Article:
I recently watched a few episodes of my Favorite TV Show Ever, Great British Railway Journeys; a trip from Brighton to Crystal Palace.
I first heard the words Crystal Palace used together in a sentence when my voice teacher lived at the Crystal Palace train stop in south London. Yes, I spent a year singing alto musical pieces in a flat in south London once a week. I can murder the female part of Children of Eden’s In Whatever Time We Have, but that’s a different story.
Anyway, my voice teacher – I think his name was Martin, but I forget. For the sake of memory, we’ll just refer to him as Martin from here on out – he lived by Crystal Palace, so I heard the stop called out every week, not knowing much about what it was, other than that it was also a football club.
Then I listened to Bill Bryson’s wonderful book At Home, a History of Private Life on a road trip to Sacramento, and in his marvelous way, Bryson managed to give a history of the home tying together tea kettles to salt to Ikea to Crystal Palace.
In 1851 there was a Great Exhibition in London where Prince Albert decided it would be a good idea to have a showcase of all the new and wonderful inventions and industrial achievements of the modern world. Lots of countries, including France, the US, and Egypt attended with over 14,000 exhibits in four categories: Raw Materials, Fine Arts, Machinery and Manufacturers.
Sir Joseph Paxton, an architect and Member of Parliament designed the glass palace, which was possible by recent advances in the technology of both cast iron and glass (cast plate glass invented in 1848, which allowed for cheap and strong large plates of glass) as well as a drop in the tax on glass, which made it cheaper. He decided to have an entire palace made only of glass, including the ceiling, and worked the geometry around it. The plates of glass measured 10 inches wide by 49 inches long, and it took millions of plates to build the entire building, which was 1851 feet long, 408 feet wide, and 128 feet high.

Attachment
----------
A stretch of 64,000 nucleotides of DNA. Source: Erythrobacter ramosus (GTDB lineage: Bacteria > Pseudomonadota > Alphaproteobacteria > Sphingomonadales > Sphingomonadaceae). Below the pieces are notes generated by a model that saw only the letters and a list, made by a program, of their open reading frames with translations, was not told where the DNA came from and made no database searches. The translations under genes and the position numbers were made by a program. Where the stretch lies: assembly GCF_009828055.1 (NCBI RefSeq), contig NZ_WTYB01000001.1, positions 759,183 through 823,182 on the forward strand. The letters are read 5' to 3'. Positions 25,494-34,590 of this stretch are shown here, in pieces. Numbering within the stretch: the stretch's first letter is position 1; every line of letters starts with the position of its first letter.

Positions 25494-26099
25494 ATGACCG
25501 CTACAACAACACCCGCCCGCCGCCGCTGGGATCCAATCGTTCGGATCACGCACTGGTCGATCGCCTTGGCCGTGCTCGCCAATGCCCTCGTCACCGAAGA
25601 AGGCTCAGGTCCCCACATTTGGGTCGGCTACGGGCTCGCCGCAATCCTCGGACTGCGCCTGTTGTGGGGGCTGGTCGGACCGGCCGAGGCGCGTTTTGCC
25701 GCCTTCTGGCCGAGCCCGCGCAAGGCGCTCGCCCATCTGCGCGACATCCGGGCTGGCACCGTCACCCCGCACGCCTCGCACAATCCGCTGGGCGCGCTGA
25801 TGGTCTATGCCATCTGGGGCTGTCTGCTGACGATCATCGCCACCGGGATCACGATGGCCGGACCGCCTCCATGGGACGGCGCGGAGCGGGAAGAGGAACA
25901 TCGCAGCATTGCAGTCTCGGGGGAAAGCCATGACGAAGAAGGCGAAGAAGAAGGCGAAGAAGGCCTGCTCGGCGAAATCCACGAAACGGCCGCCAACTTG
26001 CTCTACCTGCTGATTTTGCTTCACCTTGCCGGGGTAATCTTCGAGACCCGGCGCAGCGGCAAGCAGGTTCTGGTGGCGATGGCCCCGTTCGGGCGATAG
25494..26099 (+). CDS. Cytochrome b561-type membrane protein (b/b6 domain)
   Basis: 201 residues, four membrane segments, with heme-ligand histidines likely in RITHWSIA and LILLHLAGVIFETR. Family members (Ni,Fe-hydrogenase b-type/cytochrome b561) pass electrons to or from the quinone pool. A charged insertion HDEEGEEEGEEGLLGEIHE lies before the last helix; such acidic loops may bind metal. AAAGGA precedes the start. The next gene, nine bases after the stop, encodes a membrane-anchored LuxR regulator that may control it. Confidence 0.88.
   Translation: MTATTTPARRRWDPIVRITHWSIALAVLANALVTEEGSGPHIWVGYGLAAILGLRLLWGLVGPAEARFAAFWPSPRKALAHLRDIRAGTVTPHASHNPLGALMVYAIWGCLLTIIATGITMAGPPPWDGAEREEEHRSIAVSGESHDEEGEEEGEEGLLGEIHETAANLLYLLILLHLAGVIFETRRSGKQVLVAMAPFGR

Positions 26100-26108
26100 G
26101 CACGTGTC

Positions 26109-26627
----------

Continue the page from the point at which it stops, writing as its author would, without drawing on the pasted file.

The whole thing felt like strolling through the park, as he had included live trees throughout the building. But a major puzzle to work out was maintaining a comfortable temperature – this was decades before air conditioning, and thousands of people would be walking through the building, which was in Hyde Park originally (it was later moved to Syndenham Hill in South London after the Great Exhibition). Paxton worked through this by having external shading cloths which could be wet and the water evaporation would cool the building. He also built in some ventilation that helped move air from the floor to the ceiling.
It would have been pretty amazing to look at, and Paxton was knighted by Queen Victoria for his efforts.
After the Exhibition, the Palace was moved at a cost of almost ten times the initial cost to build it. A consortium of businessmen thought it would be an attraction for people to come visit, and they turned it into the world’s first theme park with roller coasters, cricket matches, and even 20 FA Cup finals between 1895 and 1914. Part of the grounds included a Dinosaur Park, with models of dinosaurs, before any full fossils of complete dinosaurs were even discovered, though they were amazingly accurate for being mostly guesses.
The poor building was extremely unlucky, though. First off in 1861 it was damaged by strong winds. Then in 1866 a fire broke out destroying the north end and damaging some natural history exhibits. In 1892 someone died from a hot air balloon accident. In 1900 a visitor was trampled by an escaped elephant.
In November 1936 the whole thing caught fire and collapsed after a small office fire expanded and 400 firemen and 89 engines couldn’t put it out. The glow was visible from 8 counties, and Winston Churchill declared that it was “the end of an age.”
Nowdays, Crystal Palace is a premiership football club, and I have no idea how they’re doing because I only pay attention to Tottenham now, who are apparently just out of the Champion’s League thanks to their recent loss to Chelsea. Don’t rely on me for any other in depth football analysis. But you can watch this cool video with images of the Crystal Palace if you want to see more.